Do you value your role in the user experience revolution?
Is it ever okay for designers to manipulate people?
Clearly, Boag has a lot to say.
So CMSWire caught up with the UK-based user experience consultant, speaker and author of Digital Adaptation to hear more, including a preview of the keynote he'll deliver at eZ Systems' annual user conference in Paris next month. The two-day event, eZ Conference 2016: Beyond the Web, is the largest gathering of the open source content management system's worldwide community.
It will bring together experts in digital strategy, marketing and engineering to exchange ideas on how to deliver remarkable digital experiences.
Boag will take the stage to explain why the majority of traditional businesses are struggling to adapt to the digital economy and why they need your help (even if they don't realize it) and what the web community can do about it.
To build a great website, he contends, the web community has to be the catalyst for organizational change — and organizations need to develop a user experience-focused culture to optimize digital technologies.
Paul Boag: Adapt and Brace for Disruption
Boag, according to his LinkedIn profile anyway, likes to think of himself as a "digital mentor" who helps organizations use the web, social media and mobile to reach connected consumers.
Yet you still have to hand write in exams. pic.twitter.com/C87dD2FqFA— Paul Boag (@boagworld) September 10, 2016
He guides them through the process of adapting to the digital world by:
- Consulting: Boag help organizations adapt to the changes digital have brought. "I review their digital assets and help create better experiences for their connected consumers," he said.
- Writing: Boag has written four books on various aspects of digital and also writes for many different publications.
- Speaking: "I have been fortunate enough to spend the last 8 years traveling the world talking about the web, social media and mobile," he said.
- Training: Boag runs in-house training workshops, produces training material and offers an ongoing mentorship program.
His clients include not-for-profits such as the European Commission,the UK's Universities and Colleges Admissions Service (UCAS) and Doctors Without Borders. He was one of the founders of London-based Headscape, an organization that helps clients plan, implement and evolve their websites and other digital products. While he has moved on from the project, he is still a director and collaborates with the Headscape team on specific projects.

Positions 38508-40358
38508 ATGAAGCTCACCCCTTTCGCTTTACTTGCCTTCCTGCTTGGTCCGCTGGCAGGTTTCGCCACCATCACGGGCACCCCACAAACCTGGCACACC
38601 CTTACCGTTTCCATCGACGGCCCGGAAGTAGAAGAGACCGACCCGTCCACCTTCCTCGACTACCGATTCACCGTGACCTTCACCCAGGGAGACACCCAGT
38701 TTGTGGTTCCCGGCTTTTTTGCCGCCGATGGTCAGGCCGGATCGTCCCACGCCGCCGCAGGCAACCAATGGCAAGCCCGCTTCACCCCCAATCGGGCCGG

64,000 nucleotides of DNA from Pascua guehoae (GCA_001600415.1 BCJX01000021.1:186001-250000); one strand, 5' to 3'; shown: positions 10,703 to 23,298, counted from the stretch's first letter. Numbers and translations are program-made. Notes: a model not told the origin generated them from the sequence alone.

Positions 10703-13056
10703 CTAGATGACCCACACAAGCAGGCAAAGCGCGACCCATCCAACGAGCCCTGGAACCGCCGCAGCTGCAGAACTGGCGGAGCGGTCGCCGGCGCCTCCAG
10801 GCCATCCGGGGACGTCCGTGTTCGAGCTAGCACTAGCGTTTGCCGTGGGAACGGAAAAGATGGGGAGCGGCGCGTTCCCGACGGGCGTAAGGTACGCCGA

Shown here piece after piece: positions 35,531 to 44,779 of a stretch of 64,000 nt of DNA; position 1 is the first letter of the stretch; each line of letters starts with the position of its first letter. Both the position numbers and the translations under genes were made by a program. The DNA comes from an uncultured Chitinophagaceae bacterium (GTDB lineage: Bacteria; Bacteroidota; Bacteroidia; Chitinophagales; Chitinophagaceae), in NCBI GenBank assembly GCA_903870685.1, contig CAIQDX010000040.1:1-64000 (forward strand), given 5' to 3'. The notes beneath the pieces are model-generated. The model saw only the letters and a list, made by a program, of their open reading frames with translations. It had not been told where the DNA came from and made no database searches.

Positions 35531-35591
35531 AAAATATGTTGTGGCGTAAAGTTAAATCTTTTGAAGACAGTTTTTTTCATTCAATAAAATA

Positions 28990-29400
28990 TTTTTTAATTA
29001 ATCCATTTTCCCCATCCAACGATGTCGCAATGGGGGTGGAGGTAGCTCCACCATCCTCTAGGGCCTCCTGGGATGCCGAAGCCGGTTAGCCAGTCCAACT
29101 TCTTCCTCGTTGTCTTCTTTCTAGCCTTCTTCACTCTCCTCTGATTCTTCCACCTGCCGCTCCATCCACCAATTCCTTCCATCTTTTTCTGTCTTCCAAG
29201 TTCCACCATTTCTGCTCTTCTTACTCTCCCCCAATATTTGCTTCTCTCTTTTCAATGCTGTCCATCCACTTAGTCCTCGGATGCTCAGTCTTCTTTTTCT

So why is user experience and digital success such a passion?
Q&A with Paul Boag
Roe: Why do people struggle with UX?
Boag: It’s a problem with legacy companies. It’s not an issue for startup companies, for post-digital companies. What it boils down to is that companies that have been around for a long time, before digital come along, have established approaches. They have an established methodology that has worked for them for years and years and years. It's baked into the organization
Organizations run on muscle memory, which is fine until the world changes around them, which is exactly what digital has done. It has changed the world. It has changed consumer behavior. It has changed the way we buy products. It has changed the way we interact with companies.
Roe: How have these organizations adapted?
Boag: Organizations haven’t really adapted. If you look at the mission statement of just about any company, it will talk about providing an outstanding customer experience or service. So organizations know it is important. It’s just that they are caught in behaviors that are engrained in the company culture.
They don’t really understand the damage they are doing to the user experience. Let’s face it, most senior management teams and a large number of people in large organizations have very little connections or contact with the user so they are not actually exposed to pain points
Roe: So where lies the problem?